Tuesday, June 25, 2024

Tax administration cracks down on customs corruption at two offices

The Federal Tax Administration (SAT) has fired the administrators of two customs offices for alleged corruption, one in the port of Manzanillo, Colima, and the other in the Pantaco office in Mexico City.

SAT head Margarita Ríos-Farjat announced the firings on Twitter, noting that the decision came directly from President López Obrador.

The president had previously made allegations of corruption in the Manzanillo office. During a press conference on April 11, López Obrador said that corruption had “reached an extreme” in the Manzanillo customs office, which he promised to “completely clean up.”

Anonymous government sources told El Diario de Colima that Manzanillo customs administrator Margarito Martín Saldaña was among those fired and that he has been arrested, along with six other Manzanillo customs officials.

Deputy administrator Lizbeth Benítez Sánchez has taken Saldaña’s place in the interim, and the office is operating with support from Navy marines.

The Manzanillo customs office is one of the largest in Mexico, serving the country’s busiest port.

Last week’s firings are part of a wider crackdown on corruption in the General Customs Administration (AGA), which oversees more than $900 billion in international trade.

AGA head Ricardo Peralta Saucedo told El Economista that the administration is prosecuting 68 people for corruption involving customs, including 18 SAT employees. Most are accused of crimes committed at AGA offices in Tamaulipas, Chihuahua and Sonora. If convicted, they could face up to 12 years in prison.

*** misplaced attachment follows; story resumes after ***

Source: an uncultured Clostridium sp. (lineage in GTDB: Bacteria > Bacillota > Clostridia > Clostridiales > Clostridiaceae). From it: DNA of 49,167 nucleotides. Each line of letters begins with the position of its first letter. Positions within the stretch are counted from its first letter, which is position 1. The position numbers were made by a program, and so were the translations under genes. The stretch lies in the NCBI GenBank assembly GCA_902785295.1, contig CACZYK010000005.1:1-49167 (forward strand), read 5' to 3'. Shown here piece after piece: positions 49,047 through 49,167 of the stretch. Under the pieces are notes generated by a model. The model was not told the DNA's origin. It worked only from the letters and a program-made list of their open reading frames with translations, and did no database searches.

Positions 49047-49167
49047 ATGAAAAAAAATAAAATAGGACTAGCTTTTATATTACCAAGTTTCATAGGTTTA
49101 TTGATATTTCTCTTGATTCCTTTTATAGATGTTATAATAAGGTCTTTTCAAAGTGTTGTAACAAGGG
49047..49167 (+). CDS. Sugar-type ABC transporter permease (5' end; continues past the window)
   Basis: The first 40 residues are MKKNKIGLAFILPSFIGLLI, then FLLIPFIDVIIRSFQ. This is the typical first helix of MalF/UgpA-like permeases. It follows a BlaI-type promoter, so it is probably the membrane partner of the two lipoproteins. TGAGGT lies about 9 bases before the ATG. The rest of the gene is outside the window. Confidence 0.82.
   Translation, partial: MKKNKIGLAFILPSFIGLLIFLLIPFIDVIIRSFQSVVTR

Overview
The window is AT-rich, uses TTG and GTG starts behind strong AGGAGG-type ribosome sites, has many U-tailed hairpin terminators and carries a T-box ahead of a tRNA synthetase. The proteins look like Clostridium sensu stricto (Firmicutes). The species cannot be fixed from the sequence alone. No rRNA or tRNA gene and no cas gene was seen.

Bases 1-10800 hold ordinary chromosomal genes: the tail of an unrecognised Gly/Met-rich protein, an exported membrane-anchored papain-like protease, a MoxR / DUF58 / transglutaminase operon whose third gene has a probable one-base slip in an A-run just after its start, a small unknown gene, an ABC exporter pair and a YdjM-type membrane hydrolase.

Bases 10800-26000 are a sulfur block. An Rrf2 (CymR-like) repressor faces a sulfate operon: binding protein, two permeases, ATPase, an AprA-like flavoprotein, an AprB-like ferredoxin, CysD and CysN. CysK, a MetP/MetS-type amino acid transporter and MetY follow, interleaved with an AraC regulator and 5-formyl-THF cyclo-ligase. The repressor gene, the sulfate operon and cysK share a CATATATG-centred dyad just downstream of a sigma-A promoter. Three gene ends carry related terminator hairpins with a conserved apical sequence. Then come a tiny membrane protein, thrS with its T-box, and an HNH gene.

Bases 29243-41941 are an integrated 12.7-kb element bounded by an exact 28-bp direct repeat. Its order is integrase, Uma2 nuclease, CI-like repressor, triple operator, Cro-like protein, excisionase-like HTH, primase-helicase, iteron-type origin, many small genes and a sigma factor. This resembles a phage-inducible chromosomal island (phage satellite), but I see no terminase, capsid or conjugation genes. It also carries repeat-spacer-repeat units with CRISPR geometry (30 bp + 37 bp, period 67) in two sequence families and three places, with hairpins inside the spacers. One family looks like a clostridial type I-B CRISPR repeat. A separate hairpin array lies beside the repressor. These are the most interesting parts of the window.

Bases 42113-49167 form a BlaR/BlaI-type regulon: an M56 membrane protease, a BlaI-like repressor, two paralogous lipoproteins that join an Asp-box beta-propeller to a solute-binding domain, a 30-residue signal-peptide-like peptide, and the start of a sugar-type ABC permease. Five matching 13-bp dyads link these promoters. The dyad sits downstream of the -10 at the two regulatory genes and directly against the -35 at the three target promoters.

Peralta Saucedo said that in the past AGA offices have been an “extraordinary breeding ground” for corruption and impunity. He promised to implement a comprehensive anti-corruption strategy that includes introducing better technology into customs offices, such as x-ray machines.

“By introducing new technologies into all of the customs processes, little by little we’ll be able to remove human discretion, and with that, eliminate corruption,” he said. “Because today, all of the processes are subject to decisions made by individual people, and those decisions can be influenced by gifts, favors or other kinds of pressure.”

Peralta Saucedo added that eliminating corruption in customs will allow the government to fight tax evasion, a priority for the López Obrador administration.

According to Finance Secretary Carlos Arzúa Macías, tax evasion will cost the government 1 trillion pesos in 2019.

Source: El Economista (sp), El Diario de Colima (sp), Eje Central (sp)

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